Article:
Yes. It is legal to use unregistered marks.

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Does having a registered trademark in the Russian Federation afford me any right?

Registration is necessary in order for trademark owners to afford rights. The first person to file for application will be entitled for the grant of registration.

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What is the web address of the trademark national office?

The Russian Federation trademark office is available online at https://www.fips.ru/

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Is there any need to use my trademark before I apply for registration?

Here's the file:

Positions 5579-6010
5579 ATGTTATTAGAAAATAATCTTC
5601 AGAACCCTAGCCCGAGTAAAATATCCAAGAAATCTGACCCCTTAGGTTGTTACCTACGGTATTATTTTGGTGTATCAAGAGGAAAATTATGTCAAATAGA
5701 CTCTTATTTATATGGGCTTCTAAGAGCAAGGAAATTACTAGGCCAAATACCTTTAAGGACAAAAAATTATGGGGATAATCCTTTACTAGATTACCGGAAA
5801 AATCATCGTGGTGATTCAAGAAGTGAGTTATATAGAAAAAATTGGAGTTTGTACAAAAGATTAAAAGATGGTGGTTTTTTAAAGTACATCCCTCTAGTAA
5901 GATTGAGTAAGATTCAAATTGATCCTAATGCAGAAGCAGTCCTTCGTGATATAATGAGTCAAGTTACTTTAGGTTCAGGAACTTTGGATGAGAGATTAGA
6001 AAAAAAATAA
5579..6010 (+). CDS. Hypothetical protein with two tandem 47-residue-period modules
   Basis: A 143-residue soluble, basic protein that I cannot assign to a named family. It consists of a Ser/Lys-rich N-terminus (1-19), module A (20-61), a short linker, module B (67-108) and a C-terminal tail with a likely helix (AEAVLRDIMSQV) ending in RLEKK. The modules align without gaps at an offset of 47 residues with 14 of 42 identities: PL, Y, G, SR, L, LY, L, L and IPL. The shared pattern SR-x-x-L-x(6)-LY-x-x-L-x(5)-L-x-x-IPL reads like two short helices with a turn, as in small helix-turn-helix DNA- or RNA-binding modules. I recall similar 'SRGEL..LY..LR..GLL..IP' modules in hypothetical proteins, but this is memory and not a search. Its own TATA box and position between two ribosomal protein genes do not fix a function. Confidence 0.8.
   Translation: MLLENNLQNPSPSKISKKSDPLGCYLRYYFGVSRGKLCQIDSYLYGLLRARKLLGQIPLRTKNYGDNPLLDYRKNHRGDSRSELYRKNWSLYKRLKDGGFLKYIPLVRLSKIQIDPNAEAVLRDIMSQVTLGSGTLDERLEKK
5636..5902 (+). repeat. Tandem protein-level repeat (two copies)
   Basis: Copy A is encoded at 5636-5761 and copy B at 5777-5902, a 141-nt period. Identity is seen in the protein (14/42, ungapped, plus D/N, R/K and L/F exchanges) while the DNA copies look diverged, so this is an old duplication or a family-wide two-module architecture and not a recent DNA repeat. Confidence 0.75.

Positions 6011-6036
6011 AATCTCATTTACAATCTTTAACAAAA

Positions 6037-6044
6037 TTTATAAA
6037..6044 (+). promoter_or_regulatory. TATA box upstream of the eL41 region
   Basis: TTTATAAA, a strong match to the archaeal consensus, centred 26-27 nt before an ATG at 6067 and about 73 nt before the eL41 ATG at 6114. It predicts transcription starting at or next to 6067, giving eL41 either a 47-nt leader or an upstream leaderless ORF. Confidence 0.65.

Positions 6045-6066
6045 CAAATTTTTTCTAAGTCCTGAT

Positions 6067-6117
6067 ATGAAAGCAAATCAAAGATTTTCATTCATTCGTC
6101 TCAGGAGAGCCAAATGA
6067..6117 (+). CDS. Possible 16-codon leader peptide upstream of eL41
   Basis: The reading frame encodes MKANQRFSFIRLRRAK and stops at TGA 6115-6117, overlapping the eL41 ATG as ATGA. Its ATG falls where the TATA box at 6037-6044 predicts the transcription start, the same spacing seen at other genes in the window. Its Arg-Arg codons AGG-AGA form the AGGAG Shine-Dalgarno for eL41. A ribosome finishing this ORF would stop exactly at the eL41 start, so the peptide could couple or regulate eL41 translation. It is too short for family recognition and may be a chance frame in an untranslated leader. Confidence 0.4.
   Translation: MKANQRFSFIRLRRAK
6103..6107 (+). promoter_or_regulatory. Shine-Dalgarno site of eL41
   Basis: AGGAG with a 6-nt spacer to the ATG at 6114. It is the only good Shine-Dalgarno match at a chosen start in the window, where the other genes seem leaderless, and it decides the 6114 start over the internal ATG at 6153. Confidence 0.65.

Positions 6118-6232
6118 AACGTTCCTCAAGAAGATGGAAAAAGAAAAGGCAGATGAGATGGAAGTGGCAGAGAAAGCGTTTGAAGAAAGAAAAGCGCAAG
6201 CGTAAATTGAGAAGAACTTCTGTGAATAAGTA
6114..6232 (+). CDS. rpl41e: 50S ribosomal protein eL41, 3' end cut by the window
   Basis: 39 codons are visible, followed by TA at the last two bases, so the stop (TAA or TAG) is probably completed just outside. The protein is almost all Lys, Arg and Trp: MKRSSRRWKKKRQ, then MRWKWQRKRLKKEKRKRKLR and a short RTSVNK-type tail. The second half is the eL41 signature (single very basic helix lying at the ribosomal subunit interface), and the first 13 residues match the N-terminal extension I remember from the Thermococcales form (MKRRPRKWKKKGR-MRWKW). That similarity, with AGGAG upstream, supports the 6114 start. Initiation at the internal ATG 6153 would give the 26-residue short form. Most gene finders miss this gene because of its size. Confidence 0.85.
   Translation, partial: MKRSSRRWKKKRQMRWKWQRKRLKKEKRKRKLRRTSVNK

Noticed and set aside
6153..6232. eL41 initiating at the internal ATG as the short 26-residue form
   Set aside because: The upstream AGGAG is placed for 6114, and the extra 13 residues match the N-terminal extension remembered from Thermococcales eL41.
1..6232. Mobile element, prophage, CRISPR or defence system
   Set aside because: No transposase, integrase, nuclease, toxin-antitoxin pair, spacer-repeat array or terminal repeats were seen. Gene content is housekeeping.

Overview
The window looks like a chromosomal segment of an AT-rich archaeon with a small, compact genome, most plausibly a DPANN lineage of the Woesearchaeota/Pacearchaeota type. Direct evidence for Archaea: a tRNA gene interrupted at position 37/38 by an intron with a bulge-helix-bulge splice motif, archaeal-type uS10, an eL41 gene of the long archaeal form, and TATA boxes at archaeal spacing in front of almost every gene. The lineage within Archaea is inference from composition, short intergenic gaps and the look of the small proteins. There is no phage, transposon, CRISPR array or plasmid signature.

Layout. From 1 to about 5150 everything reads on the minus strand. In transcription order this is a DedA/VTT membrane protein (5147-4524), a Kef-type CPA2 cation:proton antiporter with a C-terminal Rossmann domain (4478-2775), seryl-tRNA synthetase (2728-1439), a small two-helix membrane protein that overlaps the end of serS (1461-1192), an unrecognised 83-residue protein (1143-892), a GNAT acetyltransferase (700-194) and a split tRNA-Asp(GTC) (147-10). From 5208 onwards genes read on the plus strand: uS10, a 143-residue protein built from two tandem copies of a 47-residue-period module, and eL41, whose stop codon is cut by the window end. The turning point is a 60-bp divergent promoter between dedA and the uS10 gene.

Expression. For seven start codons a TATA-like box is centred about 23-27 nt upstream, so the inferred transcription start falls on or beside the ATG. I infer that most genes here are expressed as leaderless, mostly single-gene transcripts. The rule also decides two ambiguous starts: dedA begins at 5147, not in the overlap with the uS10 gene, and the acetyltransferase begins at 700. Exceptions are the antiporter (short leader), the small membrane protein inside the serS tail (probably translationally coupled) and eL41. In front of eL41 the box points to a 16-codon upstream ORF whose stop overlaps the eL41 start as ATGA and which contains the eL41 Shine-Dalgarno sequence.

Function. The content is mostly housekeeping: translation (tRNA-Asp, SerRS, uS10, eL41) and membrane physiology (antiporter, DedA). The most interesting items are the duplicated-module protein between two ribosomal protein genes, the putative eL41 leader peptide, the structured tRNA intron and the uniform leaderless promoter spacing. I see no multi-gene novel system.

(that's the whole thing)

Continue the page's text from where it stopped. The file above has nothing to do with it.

No. There is no need to use the mark before filing the application.

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What are the grounds for a Trademark Application to be opposed?

The following are possible grounds for an application to be challenged: 

  • Conflicting registration that was filed earlier
  • Mark is opposed to moral principles or public policy
  • Mark uses geographical indications
  • Mark has a broad meaning, i.e., generic
  • Mark is conflicting with trade names
  • Mark is conflicting with notorious trade names
  • Mark uses protected flags, emblems or armorial bearings
  • Mark is functional, not distinct, misleading, disparaging, deceptive, or descriptive
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Who can contest my trademark registration?

Anyone or any interested party can oppose the registration.

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Is it possible to cancel a registration?

Yes. A registration may be cancelled on the following grounds: 

  • Use requirements under Section VIII.A are not satisfied
  • Bad faith
  • Proprietary rights
  • Geographical indication
  • Against standards of moral or public order